We often find that many UK resident, but non-UK domiciled with non-UK discretionary trusts are needlessly paying the remittance basis charge annually, not knowing about the protected settlement status of their trust.

We encourage all individuals with non-UK tax resident trusts to check the position with a professional tax advisor.

15 years was a change from the previous 17 out of 20 back in 2017 so that might catch a few people out that are not regularly reviewing their tax position.  I would of course mention anyone looking to establish a protected settlement should talk to Forward.  As an independent Trust Company based in Jersey that is something we would be very happy to assist with.  

What are your thoughts on the changes to ER announced in the Budget?

The Government’s focus on Entrepreneurs’ Relief had been well publicised ahead of the Budget. Initially there was talk about it being abolished all together, later moving to rumours of significant curtailment of the lifetime allowance, which is what in fact happened. The Chancellor announced that the lifetime allowance would be reduced from £10m of gains per individual to £1m.

This change is very understandable given the significant spending announced by the Government in the wake of COVID-19. It was quoted that ER was costing the exchequer approximately £2.3bn a year. Furthermore, the relief was often criticised as not being targeted, with many believing that it did not necessarily impact an entrepreneur’s decision to start a business.

One interesting point within the detail of the change was the retrospective effect of the anti-forestalling measures. Where individuals entered into planning with the view of accelerating a disposal to ‘bank’ the relief ahead of the Budget, legislation will be introduced that may set aside such transactions. We strongly recommend anyone who undertook planning of this sort undertakes a detailed review to understand what the current position is and whether corrective action is possible.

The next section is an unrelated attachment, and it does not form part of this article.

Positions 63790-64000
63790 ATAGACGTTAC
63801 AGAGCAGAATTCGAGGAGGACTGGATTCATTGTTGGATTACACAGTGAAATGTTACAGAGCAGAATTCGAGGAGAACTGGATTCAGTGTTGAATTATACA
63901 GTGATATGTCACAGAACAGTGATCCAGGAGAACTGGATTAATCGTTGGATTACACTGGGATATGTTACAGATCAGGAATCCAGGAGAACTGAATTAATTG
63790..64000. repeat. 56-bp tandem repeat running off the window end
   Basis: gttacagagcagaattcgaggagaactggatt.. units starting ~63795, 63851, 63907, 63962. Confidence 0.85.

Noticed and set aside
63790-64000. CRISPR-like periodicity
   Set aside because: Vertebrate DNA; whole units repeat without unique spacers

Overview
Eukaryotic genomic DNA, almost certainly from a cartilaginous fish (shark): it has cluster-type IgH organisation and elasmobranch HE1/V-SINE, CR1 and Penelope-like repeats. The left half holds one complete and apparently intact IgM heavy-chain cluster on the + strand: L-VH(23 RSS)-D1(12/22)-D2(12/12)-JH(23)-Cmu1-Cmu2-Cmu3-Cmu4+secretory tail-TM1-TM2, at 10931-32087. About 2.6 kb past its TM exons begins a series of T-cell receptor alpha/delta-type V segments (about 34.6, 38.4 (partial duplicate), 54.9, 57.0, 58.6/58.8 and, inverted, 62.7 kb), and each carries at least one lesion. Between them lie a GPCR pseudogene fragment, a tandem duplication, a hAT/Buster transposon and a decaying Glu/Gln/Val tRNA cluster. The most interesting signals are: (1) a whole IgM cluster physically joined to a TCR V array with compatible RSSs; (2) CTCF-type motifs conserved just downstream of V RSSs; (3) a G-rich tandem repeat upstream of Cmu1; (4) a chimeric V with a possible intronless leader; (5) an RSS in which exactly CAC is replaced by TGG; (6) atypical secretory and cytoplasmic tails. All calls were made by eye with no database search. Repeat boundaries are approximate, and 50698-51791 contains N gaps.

That’s very sensible advice.  ER was a generous allowance and I can see why it was up for review, but I felt it was actually quite an effective tool.  It will be interesting to see how the changes affect those wealth creators that are now looking at an exit strategy.  Taking advice on how to do that will be even more important now.

Do you still see benefit in family investment companies?

Family investment companies have become popular in recent years as a tax efficient vehicle for income producing investments and as a succession planning tool, with the view of mitigating inheritance tax exposure. In late February, it was announced that HMRC has set up a new team to investigate the use of Family Investment Companies with a focus on inheritance tax.

Whilst the differential between income (up to 45%) and dividend tax rates (up to 38.1%) and the rate of corporation tax (19%), family investment companies will continue to be attractive. However, we advise clients to consider these structures carefully and to consider a range of planning options. There is value to diversifying structures as well as your underlying investments and having one eye to exit strategies, in the event tax changes make these structures less attractive.